I have a trigger component that can cause things to happen in my games as a response to other events. Each trigger has various properties (animation, sound, movement) that the trigger component uses to update other components.
Now that the physics is working for this basic node component, let’s make it a full contact sport. Contact detection is a huge benefit of using a physics engine, so in this SpriteKit tutorial I want to make sure that we can still enjoy those benefits while adhering closely to my weird interpretation of Entity Component Systems.
Now that I have node components working in SpriteKit, it’s time to add something more dynamic than tapping to add a node that then doesn’t do anything.
After the development of my simple puzzle game, one of the things I wanted to do differently was using a generic Node Component. This would be a component that would do all the scaling, rotating, and positioning in such a way that it could apply to any node type (label, sprite, shape, etc) or even things like particle emitters.
In this post, I’ll create a simple SpriteKit scene with a basic render system and a few simple components to see how this might work.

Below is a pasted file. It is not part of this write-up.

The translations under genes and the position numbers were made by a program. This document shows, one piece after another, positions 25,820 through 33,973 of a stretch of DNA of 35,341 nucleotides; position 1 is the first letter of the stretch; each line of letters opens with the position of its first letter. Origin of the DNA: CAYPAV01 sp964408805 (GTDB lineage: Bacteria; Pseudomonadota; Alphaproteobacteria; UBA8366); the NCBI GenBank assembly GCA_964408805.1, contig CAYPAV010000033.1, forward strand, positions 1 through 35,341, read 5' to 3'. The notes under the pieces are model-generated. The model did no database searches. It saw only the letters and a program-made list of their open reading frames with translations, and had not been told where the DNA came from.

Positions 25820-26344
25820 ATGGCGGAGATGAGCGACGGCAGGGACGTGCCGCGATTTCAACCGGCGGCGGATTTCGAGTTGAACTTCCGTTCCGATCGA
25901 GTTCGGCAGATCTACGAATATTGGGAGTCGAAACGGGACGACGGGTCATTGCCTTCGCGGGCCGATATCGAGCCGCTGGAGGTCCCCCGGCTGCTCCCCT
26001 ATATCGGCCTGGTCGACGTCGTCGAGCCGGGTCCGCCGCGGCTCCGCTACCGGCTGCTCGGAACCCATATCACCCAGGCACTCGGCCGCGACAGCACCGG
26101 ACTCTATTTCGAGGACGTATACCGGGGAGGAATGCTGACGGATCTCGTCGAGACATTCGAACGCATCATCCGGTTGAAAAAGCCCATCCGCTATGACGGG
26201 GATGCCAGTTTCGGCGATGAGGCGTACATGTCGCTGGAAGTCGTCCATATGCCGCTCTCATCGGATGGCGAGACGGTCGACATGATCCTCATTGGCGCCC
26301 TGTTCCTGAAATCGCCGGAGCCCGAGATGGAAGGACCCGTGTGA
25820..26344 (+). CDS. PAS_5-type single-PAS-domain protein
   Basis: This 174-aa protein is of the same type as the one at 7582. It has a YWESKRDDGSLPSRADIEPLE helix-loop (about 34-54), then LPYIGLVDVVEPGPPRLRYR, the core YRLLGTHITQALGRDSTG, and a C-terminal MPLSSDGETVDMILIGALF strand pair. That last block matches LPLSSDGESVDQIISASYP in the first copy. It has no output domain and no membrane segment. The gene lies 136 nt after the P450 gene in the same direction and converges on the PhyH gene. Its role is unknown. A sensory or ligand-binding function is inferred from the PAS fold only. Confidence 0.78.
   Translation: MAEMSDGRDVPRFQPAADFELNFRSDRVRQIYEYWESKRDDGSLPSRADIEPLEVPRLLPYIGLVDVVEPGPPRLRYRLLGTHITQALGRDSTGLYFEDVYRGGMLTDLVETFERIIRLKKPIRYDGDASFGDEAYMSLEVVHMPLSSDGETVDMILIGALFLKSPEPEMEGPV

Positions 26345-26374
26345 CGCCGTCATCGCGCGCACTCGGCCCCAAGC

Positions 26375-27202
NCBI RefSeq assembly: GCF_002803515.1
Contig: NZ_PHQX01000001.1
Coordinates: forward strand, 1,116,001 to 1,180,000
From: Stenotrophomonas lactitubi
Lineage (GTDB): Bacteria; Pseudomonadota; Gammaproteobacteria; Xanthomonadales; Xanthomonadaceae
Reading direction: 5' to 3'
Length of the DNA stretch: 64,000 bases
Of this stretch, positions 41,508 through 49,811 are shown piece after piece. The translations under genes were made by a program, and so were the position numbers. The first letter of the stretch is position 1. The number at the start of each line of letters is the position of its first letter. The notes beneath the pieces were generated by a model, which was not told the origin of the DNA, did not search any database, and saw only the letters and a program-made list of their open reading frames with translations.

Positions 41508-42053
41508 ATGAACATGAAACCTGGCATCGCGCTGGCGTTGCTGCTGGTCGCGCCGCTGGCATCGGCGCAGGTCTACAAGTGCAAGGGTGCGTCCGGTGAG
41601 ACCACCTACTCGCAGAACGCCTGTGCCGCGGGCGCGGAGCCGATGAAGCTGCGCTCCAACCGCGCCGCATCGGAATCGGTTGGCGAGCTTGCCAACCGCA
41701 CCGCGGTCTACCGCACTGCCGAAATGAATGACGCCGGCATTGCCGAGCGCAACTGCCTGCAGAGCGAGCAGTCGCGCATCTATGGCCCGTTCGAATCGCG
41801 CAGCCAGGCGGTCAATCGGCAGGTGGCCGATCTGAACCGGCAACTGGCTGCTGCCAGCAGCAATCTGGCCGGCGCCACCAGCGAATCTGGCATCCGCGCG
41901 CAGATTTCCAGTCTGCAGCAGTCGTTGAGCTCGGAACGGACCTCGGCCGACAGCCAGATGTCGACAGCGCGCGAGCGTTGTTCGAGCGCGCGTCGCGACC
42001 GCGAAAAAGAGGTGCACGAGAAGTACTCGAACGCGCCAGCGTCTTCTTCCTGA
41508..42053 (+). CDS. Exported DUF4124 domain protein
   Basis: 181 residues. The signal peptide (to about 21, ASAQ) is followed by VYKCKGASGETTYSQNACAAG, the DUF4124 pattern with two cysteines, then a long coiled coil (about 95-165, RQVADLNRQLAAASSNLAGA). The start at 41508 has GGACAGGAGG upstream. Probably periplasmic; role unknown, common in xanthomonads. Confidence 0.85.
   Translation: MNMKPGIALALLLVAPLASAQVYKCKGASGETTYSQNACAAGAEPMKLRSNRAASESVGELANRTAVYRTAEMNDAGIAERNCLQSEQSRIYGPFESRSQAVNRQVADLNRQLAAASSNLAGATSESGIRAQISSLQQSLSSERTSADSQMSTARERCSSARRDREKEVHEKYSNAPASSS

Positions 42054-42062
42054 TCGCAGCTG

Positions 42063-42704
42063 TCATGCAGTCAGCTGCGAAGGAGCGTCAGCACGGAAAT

As I write this, I’m walking the Dale’s Way with nothing but my iPad Pro so this will all be done using the Swift Playgrounds app.
As I’ve been working with Entity Component Systems in SpriteKit, I’ve come to realise that Apple’s implementation of the pattern is subtly different to what I understand is the ‘pure’ form of this pattern.
In part one, I set up a Movement Component that moved sprites around a space without any regard for the type of scene that they inhabit.
However, many adventure game scenes have some sort of perspective where it’s possible for players to move around an object.
Imagine a game where, say, a character in a trench coat is visiting a square in Lecce, Italy. For some reason, there’s a crate in the middle of it:
In my initial prototype I used SKActions exclusively to handle movement. It’s a fire and forget solution—I create an action with a destination point and a duration and run that action on a sprite. SpriteKit will move that sprite to the given point over the given time without me having to think about it again.
let moveAction = SKAction.moveTo(x: hasTarget, duration: length / moveSpeedInPointsPerSecond)
It’s great for many situations. However, there are a few limitations: